Webber Road farm

The property at 3620 Webber Rd. in the Glenrosa neighborhood of West Kelowna is currently used for cattle grazing. It must remain in the provincial land freeze and cannot be opened for development, the Agricultural Land Commission has ruled.

One of the last remaining farms in the West Kelowna neighbourhood of Glenrosa will not be opened for residential development.

The Agricultural Land Commission has rejected an exclusion request from the owners of a 1.4 ha property at 3620 Webber Rd.

"(We) find that the property has prime agricultural capability that could support the production of a wide range of agricultural crops," ALC board member Gerry Zimmermann, a retired Kelowna fire chief and former city councillor, writes in a decision released earlier this month.

Although the Webber Road farm is surrounded by houses, that fact alone does not render the property unsuitable for farming, Zimmermann says.

The site is not currently farmed but is rented out for cattle grazing so the landowner can retain its agricultural status and achieve a favourable tax assessment, Zimmerman noted.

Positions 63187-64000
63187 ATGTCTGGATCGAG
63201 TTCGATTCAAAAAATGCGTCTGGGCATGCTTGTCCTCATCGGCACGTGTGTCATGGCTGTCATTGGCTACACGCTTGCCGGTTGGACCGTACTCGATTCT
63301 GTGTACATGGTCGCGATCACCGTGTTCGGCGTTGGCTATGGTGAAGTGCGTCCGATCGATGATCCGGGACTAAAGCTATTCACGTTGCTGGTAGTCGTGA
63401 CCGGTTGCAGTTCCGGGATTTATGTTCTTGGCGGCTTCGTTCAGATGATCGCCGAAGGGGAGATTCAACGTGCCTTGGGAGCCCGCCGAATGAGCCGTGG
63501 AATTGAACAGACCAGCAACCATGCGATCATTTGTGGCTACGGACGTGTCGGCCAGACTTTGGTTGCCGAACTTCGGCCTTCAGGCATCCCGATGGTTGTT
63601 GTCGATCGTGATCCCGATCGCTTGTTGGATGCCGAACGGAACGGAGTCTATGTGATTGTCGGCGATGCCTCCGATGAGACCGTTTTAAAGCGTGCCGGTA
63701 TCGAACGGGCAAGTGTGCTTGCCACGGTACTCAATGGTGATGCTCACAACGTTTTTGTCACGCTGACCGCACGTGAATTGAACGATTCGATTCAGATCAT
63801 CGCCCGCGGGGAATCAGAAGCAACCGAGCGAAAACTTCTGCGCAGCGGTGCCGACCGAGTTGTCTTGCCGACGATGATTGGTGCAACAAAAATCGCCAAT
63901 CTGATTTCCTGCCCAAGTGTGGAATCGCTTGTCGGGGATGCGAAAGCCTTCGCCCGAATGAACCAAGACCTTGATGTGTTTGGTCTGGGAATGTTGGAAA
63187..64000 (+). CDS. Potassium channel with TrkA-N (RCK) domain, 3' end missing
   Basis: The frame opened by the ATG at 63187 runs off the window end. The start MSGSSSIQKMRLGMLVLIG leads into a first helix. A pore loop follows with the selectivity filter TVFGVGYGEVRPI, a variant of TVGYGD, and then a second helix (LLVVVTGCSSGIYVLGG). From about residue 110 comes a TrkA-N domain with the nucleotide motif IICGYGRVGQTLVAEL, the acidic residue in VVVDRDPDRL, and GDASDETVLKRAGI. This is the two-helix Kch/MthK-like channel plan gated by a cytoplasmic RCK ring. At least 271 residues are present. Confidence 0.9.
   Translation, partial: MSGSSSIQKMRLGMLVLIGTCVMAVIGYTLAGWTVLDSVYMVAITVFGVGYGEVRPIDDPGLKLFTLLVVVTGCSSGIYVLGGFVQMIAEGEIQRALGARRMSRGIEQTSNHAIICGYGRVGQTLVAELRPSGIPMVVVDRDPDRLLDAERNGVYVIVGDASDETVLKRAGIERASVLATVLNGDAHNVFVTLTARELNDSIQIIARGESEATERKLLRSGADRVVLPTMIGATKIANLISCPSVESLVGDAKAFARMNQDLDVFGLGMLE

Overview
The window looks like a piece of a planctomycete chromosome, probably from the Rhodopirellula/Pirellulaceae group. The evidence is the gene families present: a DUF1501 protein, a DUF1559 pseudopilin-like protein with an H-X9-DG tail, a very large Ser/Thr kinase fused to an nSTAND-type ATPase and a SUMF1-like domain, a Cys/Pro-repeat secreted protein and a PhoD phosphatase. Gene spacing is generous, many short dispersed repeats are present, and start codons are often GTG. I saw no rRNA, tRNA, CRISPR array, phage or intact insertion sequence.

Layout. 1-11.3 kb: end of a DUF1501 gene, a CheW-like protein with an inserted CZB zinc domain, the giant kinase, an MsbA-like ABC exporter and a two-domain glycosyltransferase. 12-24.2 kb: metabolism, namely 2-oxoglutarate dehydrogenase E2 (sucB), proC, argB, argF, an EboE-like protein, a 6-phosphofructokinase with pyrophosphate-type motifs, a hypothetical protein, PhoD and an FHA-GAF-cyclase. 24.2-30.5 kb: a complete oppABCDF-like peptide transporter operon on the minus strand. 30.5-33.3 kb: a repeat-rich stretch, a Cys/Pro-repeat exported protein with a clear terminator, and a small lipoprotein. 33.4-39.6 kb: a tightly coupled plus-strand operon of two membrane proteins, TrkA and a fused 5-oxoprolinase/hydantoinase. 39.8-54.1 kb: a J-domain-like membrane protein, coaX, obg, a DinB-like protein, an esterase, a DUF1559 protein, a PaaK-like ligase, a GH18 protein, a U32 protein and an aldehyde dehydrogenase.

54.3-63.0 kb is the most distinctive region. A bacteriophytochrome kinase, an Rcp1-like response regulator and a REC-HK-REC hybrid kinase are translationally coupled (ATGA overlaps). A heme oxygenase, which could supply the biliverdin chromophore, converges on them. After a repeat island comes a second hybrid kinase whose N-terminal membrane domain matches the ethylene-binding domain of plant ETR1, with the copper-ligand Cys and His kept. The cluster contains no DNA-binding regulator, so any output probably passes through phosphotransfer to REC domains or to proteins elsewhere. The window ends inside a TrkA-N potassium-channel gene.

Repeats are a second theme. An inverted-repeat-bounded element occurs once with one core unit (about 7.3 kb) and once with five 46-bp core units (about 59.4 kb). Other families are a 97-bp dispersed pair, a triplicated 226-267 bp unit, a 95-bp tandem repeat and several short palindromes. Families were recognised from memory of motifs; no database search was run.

The decision is somewhat unusual in that the ALC signalled through a policy resolution in the early 1990s that it would support exclusion of 15 Glenrosa farmlands, including the one in question, as the area grew in population.

Of those 15 properties, six parcels have been excluded since the early '90s and opened for development.

But in his ruling, released on June 12, Zimmermann said the ALC of today is not bound by the 1993 policy resolution.

He noted that "27 years have passed" since the resolution was adopted, and that the City of West Kelowna, successor to the Central Okanagan Regional District as the area's form of local government, no longer supports the continued exclusion of the remaining Glenrosa farmlands.

However, when West Kelowna city council considered the exclusion request in February of this year, it was supported by a six-three vote.

"There's a historic precedent set in this neighbourhood for exclusion," Coun. Stephen Johnston, one of the exclusion supporters, said at the time.

Countered Coun. Rick De Jong: "This is not marginal land. This is good land. Every time we let a good parcel of land like this out of the ALR, the speculation and price-driving it does on every other piece of ALR land that isn't being farmed goes up dramatically."

Council's deliberations on the matter, and subsequent vote, were only advisory in nature. The ALC, which oversees the regulation of all ALR land in B.C., had the fina word on whether the Webber Road property would be opened for development.